It's harder when you haven't done this, and you're starting to buy and build. But I've bought 20 companies so they can talk to any one of the 20 people that have sold to CoolSys and to me. I have testimonials. 

So we've become the acquirer of choice in the industry. We're not perfect. No company's perfect. We aspire to be perfect, but we have a lot of work to do to get there. 

My one goal and objective for all employees is to create an environment where you can spend your entire career in one place. To do that, I have to do four things: pay a fair wage, or I'll lose talent, have great benefits, and have a great retirement plan. And then the most important thing, create opportunities for advancement. 

Building an M&A Function

Often, I work with people who have industry-specific expertise, and I am a generalist. I run service companies, but they could be in any industry. And so often, the skillset of the great sales leader is industry-specific, or the great operations guide is industry-specific. 

So I tend to assemble new teams everywhere I go with a combination of the existing talent. That's there, augmented by new positions where we don't have the talent inside.

I'll give you a little secret. When I build an M&A team, what I have found is my hunting ground is a go-to the big accounting firms. They all have transactional diligence teams, and these people work on nothing but M&A transactions all day long. These people know the nuts and bolts of M&A. 

So find a charismatic guy or lady who not only knows their stuff but has that ability to take it to the next level then and be the front end of the deal team or the leader of a deal team.

I also look for private equity analysts who have worked in private equity early in their careers and worked on many deals. They left to go to business school, but then they never went back. 

Many people don't find their way back after that first iteration, or I'll find people who've got an investment banking background. Still, I tend to favor the transactional diligence folks who understand the nuances of doing diligence. 

Because a big part of an M&A team in-house and a company is leading diligence, they don't necessarily do all the work, but they've got to do some of the early work and they have to quarterback external resources that do the work. 

And they have a real good understanding of how that process works. And so, for me, it starts with one leader. I build a department around them. I hire the leader; I don't hire the worker bee. I do employ the leader. 

I build teams; I don't hire individuals. I hire teams. I'm hiring one; a second one's coming close behind, hire two, another one's coming close behind.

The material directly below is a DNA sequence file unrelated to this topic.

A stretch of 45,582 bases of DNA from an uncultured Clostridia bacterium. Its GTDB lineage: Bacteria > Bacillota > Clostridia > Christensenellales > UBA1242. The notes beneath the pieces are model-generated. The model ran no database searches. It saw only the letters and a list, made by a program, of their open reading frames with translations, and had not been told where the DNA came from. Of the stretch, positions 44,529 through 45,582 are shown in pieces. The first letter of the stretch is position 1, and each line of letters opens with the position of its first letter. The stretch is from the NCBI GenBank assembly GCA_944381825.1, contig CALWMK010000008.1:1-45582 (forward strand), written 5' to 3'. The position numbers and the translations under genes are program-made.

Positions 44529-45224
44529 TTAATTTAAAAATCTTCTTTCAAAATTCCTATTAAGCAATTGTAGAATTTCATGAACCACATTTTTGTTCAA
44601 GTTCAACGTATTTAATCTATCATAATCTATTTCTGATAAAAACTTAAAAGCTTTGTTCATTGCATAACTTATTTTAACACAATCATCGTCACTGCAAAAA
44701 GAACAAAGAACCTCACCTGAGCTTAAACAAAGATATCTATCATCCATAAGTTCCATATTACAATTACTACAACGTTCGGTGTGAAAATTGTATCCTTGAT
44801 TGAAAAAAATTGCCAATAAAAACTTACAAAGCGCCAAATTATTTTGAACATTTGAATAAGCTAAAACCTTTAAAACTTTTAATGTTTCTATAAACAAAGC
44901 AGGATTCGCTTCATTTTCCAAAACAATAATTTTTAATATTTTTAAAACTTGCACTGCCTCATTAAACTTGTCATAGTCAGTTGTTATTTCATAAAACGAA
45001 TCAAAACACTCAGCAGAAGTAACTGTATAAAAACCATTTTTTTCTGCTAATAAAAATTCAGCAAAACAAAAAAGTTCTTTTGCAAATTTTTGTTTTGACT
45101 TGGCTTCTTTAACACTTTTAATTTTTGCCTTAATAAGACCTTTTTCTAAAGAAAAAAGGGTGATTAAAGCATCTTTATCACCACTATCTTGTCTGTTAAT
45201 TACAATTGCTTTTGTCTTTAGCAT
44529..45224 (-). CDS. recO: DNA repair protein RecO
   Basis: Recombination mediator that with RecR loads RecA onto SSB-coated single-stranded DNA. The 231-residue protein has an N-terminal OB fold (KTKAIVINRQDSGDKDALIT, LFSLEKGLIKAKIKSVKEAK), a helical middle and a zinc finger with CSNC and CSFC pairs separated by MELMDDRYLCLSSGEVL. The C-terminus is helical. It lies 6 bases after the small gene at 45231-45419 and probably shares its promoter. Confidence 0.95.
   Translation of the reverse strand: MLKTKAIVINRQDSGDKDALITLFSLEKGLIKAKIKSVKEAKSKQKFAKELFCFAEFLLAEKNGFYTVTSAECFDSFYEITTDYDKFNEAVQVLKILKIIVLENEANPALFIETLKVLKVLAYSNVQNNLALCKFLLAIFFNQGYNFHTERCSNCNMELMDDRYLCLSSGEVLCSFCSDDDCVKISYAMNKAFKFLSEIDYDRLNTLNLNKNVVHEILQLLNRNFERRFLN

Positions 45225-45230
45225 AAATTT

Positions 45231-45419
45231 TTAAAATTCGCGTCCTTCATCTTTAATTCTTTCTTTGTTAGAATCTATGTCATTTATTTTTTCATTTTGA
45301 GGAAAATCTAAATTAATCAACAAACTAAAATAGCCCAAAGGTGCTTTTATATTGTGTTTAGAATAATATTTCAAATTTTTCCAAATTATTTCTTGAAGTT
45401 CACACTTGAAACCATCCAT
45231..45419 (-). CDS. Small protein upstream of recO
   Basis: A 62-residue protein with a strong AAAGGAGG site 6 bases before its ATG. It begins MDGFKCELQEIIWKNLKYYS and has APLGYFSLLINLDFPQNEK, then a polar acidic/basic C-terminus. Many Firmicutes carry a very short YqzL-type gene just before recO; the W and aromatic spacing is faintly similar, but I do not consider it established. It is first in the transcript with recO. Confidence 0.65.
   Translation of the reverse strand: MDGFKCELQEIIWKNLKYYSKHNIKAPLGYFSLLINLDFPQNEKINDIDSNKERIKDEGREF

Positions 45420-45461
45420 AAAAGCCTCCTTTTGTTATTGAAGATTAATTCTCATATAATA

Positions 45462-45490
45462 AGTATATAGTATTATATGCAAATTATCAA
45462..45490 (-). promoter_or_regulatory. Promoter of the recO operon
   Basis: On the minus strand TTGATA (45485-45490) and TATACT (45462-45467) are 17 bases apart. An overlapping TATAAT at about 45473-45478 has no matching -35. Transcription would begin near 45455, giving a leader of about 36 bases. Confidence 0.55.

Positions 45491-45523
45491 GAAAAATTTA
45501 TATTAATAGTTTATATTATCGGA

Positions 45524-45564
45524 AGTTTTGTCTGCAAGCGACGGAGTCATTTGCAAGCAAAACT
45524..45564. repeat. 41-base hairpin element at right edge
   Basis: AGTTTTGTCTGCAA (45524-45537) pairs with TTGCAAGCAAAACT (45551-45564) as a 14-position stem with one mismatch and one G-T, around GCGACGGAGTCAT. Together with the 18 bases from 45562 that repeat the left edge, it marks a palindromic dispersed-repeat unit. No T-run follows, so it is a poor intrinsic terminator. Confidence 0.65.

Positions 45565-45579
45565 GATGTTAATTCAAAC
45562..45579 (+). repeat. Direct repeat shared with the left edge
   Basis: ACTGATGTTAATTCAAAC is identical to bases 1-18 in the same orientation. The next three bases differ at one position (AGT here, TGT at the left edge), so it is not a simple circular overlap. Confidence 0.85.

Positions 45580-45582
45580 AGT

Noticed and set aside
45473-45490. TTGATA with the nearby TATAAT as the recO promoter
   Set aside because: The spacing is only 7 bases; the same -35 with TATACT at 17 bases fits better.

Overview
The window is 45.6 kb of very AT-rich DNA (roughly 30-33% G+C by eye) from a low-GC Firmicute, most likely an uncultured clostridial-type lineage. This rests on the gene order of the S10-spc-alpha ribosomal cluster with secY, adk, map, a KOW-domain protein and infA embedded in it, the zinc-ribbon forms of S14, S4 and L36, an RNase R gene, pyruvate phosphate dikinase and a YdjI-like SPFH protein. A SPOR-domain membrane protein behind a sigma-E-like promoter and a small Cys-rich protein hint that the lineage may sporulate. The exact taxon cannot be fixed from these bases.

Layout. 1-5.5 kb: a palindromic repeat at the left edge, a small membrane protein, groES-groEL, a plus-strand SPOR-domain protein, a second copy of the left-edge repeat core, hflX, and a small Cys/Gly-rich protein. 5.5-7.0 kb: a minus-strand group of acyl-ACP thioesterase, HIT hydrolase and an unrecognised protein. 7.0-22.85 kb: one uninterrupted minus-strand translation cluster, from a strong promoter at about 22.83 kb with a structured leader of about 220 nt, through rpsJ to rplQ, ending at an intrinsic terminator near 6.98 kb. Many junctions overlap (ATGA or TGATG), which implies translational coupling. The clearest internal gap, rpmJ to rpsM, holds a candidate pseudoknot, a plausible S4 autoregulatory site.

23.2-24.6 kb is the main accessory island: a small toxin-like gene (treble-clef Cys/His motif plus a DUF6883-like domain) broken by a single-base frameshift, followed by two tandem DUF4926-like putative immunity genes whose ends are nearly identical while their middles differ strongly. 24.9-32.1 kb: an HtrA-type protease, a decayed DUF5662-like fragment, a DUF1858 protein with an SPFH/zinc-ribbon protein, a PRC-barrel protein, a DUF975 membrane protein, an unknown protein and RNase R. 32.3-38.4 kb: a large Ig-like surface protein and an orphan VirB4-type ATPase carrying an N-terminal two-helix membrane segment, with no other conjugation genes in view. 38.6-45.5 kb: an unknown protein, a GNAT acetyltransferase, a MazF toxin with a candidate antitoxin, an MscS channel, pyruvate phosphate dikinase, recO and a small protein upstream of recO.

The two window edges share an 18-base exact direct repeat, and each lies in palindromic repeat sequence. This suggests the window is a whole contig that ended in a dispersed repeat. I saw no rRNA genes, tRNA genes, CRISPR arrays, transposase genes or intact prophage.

I build the team in that fashion with a mixture of senior and mid-level people, developing their cadence amongst themselves. And now we're adding integration teams because I want my deal guys focused on the front end of the deals. 

And when we close it, I want them to be able to throw it over their backs and let someone else catch it, and I'll run with it from there to make sure it gets integrated, and that thing happens smoothly and effectively. 

Do they already know what to do?

No, but these are smart people; they already know so much about it. It can be very successful and it makes for a quicker ramp up. 

Each private equity firm that I've worked with also has its own flavor and way of wanting to do things and how much level of authority or approval they want or involvement they want. 

I've been with firms that virtually are hands-off and my team does everything, and we create what I call white papers or diagnostic decks. 

And I've also had it where the private equity guys want to look over your shoulder every step of the way. And then I've also had the private equity firms that offer up analysts capacity to help out, especially in the early days when you don't have the deal team.

Many private equity firms have enough capacity to where they'll step in and provide you with some additional bandwidth. And so, there is a lot of learning that is taking place. 

It's not that you hire a team and abandon them. They do get oversight from senior leadership in the company and the private equity sponsor, but they bring a lot of skills to the table.

Do You Focus on M&A?

Early in my career, I was the superstar operator guy, the turnaround guy, the spreadsheet KPI guy who could go in and analyze and fix anything. As I've gotten older and more mature, my real ability to help and to accelerate growth in a business is to be the M&A guy. 

So I spent a lot of my time building relationships with entrepreneurs, overseeing the M&A function, the buy and build function. 

Working with the capital markets, the rating agencies, the lender syndicates, the investment bankers when it's time to exit to work with the incoming investment community.

So my specialty is to buy and build, provide oversight, goals, and objectives, strategic objectives to a leadership team, but to really empower my leadership team. 

And so I work with a very strong CFO who can run the financial side of the house, a very strong COO who can run operations. And that frees me up to focus on buy and build and M&A in the capital markets.

And you put that together, and that's the recipe for that 30% compound annual growth rate and getting something up north of a billion dollars; it's a different world. 

And you get there really quick at a 30% growth rate. So as a result of that, each senior executive plays a role and I assemble a team of people to provide a total package. But my focus is predominantly the capital market side and the M&A buy and build type stuff.